When the Deepwater Horizon oil well exploded in the Gulf of Mexico earlier this year, teachers across the country recognized an opportunity to bring real-world applications of math and science into their classrooms. Similarly, the rescue of 33 Chilean miners has triggered student discussions about everything from heroism to human biology.
In the wake of such dramatic events, some teachers are eager to do more than host current-events-style conversations. They want to use the news as a launching pad for in-depth student learning. But making that happen requires teachers and students to dive into topics for which there are no texts or guidebooks. What's more, maintaining student interest can be challenging once the headlines start to fade and media attention shifts to tomorrow's hot topic.
How do you plan for academically rigorous projects that are "ripped from the headlines"? Here are a few suggestions, along with some timely resources.
Look for Messy Problems
These are challenges for which there's no single right answer. You can't Google a solution. Instead, getting to an answer may require trial-and-error or creativity. Problem-solving often cuts across disciplines and involves collaboration with partners who may come at problems in different ways.
It's hard to think of a messier problem than rescuing 33 trapped workers from a collapsed mine shaft. Despite the enormous odds, rescuers managed to hoist the miners to safety weeks ahead of their original timeline.
Imagine a project in which you put students in the role of problem solver, racing the clock to design a rescue. There's no shortage of curricular connections. For example, what would students need to know about human biology and the conditions necessary to sustain life? How about geology or physics? Which experts would they want to interview, and from which fields? In real life, experts ranged from NASA psychologists to drilling specialists, as this CNN post by David Gergen explains.
The Learning Network of the New York Times suggests how you might turn the mine rescue into a high-interest, multimedia project focusing on universal themes.
Make It Relevant
A breaking news event might grab your students' attention briefly, but how will you sustain interest over time? And what if your students live far from the action? Teachers who are implementing projects relating to the Gulf oil spill have been discussing these questions during recent broadcasts of Teachers Teaching Teachers. David Pulling, a veteran writing teacher from Louisiana, says he is allowing time for the right project to emerge from ongoing discussions and student interests. "I know it's there," he says, "but it's still unfolding."
One strategy to make a project relevant is to connect students across distances. Those living far from the action get a chance to "see" an issue through the eyes of peers who are experiencing it at close range. "My students who don't live on the Gulf Coast might need to be reminded that this crisis did not end when the Deepwater Horizon oil well was capped in mid-July," says Paul Allison, who teaches at the East-West School of International Studies in New York and is active in the National Writing Project.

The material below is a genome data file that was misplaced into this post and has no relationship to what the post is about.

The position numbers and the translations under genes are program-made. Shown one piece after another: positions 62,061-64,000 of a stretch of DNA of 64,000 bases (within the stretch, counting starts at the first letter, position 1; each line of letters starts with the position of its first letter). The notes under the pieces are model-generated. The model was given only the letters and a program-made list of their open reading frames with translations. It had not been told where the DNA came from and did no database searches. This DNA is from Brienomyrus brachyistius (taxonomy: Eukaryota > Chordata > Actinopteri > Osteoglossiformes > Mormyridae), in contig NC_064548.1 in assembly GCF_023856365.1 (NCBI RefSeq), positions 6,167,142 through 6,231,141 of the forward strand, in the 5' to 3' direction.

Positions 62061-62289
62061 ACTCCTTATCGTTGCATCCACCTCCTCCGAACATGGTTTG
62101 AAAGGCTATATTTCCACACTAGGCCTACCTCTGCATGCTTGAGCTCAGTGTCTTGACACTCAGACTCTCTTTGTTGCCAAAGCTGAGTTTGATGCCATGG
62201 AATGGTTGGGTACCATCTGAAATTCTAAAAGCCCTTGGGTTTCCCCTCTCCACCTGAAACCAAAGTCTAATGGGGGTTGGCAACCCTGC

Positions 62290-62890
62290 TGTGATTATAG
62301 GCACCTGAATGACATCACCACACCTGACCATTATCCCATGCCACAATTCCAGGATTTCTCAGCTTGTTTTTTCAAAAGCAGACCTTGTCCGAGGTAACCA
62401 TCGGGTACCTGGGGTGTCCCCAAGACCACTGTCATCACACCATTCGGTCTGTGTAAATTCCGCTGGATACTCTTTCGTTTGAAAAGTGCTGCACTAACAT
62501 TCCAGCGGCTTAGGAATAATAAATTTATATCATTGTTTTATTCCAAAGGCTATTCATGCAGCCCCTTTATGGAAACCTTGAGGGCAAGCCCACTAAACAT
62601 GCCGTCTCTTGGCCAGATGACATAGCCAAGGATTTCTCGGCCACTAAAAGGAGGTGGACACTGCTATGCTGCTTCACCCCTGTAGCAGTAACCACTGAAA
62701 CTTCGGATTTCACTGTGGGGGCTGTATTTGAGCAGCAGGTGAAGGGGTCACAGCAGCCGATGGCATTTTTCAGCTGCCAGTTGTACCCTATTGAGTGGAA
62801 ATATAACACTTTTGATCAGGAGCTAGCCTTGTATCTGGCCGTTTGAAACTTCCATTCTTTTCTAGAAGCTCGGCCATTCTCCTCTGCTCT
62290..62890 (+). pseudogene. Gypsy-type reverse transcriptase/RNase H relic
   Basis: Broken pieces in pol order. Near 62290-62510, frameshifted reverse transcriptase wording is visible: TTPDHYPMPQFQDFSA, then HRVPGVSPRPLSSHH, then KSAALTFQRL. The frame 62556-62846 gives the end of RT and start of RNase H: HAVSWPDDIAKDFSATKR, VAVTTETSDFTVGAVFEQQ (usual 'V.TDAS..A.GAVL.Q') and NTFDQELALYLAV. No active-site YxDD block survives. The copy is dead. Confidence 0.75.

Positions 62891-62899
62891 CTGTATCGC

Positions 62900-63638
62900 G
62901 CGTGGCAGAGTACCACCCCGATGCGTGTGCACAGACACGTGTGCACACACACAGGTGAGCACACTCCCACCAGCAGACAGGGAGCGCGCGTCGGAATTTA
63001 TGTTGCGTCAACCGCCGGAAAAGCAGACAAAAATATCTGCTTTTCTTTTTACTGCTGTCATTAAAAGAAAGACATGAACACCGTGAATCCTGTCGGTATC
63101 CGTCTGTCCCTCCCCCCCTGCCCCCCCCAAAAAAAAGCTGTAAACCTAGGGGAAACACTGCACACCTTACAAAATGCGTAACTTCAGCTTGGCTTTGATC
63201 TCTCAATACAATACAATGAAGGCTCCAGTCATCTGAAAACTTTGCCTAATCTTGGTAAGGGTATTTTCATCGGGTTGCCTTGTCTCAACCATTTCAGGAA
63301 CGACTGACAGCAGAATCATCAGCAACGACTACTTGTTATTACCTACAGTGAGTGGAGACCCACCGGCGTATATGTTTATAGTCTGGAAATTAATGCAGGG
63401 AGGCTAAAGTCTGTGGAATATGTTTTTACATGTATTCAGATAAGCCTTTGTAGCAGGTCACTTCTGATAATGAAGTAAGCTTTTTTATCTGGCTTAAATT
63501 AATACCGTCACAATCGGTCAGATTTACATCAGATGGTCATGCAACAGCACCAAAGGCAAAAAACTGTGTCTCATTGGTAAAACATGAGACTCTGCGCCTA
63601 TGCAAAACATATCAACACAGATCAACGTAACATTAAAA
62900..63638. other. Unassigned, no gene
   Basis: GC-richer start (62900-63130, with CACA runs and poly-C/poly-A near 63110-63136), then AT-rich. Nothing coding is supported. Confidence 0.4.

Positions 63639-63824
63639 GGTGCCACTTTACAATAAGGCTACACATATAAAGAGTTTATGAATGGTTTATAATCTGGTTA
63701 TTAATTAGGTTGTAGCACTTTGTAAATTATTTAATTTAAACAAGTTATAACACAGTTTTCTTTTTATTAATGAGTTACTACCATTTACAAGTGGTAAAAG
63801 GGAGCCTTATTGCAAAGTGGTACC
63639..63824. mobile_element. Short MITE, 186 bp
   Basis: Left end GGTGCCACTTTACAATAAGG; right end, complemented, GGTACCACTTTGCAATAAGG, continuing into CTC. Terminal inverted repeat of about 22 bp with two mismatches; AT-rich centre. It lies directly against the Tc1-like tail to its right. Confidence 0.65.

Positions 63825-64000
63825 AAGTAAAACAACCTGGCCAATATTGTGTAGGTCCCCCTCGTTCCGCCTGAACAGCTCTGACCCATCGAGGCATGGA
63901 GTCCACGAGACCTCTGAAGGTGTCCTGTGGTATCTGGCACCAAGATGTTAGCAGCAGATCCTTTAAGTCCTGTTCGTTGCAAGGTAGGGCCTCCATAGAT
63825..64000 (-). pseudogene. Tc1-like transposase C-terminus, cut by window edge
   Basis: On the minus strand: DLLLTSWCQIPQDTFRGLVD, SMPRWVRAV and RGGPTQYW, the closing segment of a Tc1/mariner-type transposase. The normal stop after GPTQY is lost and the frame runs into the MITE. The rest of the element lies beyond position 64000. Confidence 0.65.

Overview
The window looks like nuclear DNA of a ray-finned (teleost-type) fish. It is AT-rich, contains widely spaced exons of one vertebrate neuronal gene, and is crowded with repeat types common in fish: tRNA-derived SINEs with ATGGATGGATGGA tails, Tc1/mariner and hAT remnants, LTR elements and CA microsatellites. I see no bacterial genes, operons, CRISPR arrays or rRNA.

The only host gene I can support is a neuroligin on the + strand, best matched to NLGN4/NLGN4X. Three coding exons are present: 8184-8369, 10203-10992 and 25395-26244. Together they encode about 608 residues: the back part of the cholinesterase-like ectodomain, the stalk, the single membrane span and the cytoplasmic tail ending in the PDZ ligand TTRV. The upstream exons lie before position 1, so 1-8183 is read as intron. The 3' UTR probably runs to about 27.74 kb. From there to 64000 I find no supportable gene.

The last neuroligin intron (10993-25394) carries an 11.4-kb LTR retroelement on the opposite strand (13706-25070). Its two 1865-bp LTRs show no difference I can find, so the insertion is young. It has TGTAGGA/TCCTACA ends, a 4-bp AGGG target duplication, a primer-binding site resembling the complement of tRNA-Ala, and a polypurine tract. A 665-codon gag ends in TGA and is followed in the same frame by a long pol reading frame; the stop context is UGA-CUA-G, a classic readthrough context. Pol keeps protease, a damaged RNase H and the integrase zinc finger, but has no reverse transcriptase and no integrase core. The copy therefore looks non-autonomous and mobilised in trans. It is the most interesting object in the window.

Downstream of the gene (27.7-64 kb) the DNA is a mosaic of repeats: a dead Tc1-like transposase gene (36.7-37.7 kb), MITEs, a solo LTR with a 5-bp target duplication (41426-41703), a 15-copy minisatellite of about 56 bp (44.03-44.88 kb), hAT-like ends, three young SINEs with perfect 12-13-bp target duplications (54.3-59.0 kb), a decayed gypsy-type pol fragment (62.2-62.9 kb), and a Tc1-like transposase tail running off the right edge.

Allison and other educators from the NWP have launched a student publishing site to bridge the distance. Voices on the Gulf gives students a forum to discuss ongoing issues related to the region, whether they have a bird's eye view or are located hundreds of miles away. "With Voices on the Gulf ringing in their ears," Allison adds, "it is easier for students to empathize with the on-going psychological, economic, and ecological dimensions of this crisis." He says teachers who have stayed with the topic "report that their students appreciate the opportunity to finish the process of grieving. When they talk about BP never being able to 'make it right,' my students sit up and listen."
Another strategy is to find an issue closer to home that plays off the big headlines. How might natural resources in your students' backyard be affected by a manmade or natural disaster? In Atlanta, teacher Mike Reilly decided to shift from the Gulf spill to a project about ongoing water shortages in Georgia. (A participant in last summer's PBL Camp hosted by Edutopia, Reilly has been blogging about his use of real-world projects here. Student interest is likely to be heightened when students can see the connection between a topical issue and their own lives.
Students may want to do more than learn from the news. After the devastating earthquake hit Haiti in January, young people across the country were moved to take part in service projects to aid victims and raise funds for relief efforts. This Washington Post article highlights just a few examples from schools in the Washington, D.C. area.
The National Service-Learning Clearinghouse continues to update resources for students who want to support relief efforts in Haiti.
DoSomething, an organization that promotes youth action, suggests several ways for students to help their own communities prepare for disaster.
Have you found meaningful ways to bring today's news into your classroom? How have your students responded? Please share your stories.